3. Partitioning of Reference Values

It is generally assumed that as long as the difference between the observed means of two subclasses is statistically significant, then each subclass should have its own reference interval. But, if any observed difference has no clinical importance, the difference between the sub class means which is at least 25% as large as the 95% reference interval from the combined sample of reference subject, is recommended as cut-off to partitioning [11]. Also, CLSI recommended consider the possibility of subclass reference intervals with respect to the analytes concerned, before the actual calculating of reference intervals, and all subclass should have at least 120 samples.
We developed pre-partitioning and post-partitioning process. Pre-partitioning process enabled user to define the possible subclass before calculating of reference intervals. Post-partitioning process is to find subclass exist. It was divided in two stages according to CLSI guideline. First stage is beginning with a pilot sample in each subclass, and for two subclasses, the statistical significance of the difference between subclass means was tested by the standard normal deviate test. More than three subclasses were not considered in this study.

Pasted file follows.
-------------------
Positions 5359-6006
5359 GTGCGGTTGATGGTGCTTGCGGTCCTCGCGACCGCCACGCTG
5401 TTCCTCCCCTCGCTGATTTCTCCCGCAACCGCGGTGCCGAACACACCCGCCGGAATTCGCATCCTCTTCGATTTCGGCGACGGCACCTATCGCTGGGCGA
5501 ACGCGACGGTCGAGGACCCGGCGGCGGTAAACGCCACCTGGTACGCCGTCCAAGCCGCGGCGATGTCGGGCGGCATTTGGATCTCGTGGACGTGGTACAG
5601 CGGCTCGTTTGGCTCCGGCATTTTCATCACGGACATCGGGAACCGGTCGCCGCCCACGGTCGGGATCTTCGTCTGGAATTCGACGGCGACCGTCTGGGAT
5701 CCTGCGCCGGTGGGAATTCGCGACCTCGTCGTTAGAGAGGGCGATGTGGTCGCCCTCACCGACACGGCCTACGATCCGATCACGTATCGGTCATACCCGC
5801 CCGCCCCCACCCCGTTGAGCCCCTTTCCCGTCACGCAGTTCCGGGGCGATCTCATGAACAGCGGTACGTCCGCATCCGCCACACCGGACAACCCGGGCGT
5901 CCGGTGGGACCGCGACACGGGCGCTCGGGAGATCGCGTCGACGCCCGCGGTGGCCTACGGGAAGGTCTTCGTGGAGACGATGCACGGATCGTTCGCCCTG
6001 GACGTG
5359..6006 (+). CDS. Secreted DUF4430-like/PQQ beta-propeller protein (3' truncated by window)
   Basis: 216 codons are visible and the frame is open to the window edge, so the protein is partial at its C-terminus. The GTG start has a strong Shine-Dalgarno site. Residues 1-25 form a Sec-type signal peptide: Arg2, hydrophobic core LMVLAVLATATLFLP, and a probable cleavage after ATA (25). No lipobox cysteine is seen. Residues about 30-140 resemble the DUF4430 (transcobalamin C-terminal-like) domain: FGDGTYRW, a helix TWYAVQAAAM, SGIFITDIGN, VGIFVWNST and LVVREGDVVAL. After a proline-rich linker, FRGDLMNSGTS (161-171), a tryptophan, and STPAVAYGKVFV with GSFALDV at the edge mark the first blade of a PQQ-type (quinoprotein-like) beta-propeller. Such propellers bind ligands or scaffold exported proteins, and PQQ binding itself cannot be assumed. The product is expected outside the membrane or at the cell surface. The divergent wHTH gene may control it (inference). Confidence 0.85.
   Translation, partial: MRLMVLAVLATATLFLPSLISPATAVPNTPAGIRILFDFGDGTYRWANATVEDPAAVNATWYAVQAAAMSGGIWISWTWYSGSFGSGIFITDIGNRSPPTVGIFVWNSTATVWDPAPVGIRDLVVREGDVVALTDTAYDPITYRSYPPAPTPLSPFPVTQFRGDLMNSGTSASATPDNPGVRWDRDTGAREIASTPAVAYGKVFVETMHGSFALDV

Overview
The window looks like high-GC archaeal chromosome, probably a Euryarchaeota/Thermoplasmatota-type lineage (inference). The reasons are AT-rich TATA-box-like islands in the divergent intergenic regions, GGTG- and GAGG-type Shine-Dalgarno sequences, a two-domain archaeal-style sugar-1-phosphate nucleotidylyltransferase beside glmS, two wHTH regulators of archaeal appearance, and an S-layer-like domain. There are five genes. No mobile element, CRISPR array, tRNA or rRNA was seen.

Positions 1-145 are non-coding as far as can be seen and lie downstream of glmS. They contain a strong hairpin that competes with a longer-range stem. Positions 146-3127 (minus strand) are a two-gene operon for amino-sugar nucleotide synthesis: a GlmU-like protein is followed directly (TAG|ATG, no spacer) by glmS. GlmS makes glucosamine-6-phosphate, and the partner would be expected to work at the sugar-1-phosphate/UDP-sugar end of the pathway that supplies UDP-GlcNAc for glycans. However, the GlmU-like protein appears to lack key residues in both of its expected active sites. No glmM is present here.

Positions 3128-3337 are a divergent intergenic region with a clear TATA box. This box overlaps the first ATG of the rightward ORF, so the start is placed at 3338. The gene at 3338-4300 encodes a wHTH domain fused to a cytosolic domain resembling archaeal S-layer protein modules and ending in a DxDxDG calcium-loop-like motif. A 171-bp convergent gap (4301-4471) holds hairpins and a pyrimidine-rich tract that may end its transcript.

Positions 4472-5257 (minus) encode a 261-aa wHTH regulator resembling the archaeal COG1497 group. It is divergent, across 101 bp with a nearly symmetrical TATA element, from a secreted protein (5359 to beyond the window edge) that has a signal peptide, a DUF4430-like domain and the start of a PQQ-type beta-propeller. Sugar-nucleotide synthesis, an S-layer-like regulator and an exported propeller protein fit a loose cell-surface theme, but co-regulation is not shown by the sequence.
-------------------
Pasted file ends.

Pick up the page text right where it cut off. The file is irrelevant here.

4. Checking Skewness and Kurtosis

Skewness characterizes the degree of asymmetry of a distribution around its mean. Positive skewness indicates a distribution with an asymmetric tail extending toward more positive values, whereas negative skewness indicates a distribution with an asymmetric tail extending toward more negative values. Kurtosis characterizes the relative peakedness or flatness of a distribution compared to a normal distribution. Positive kurtosis indicates a relatively peaked distribution, and negative kurtosis indicates a relatively flat distribution.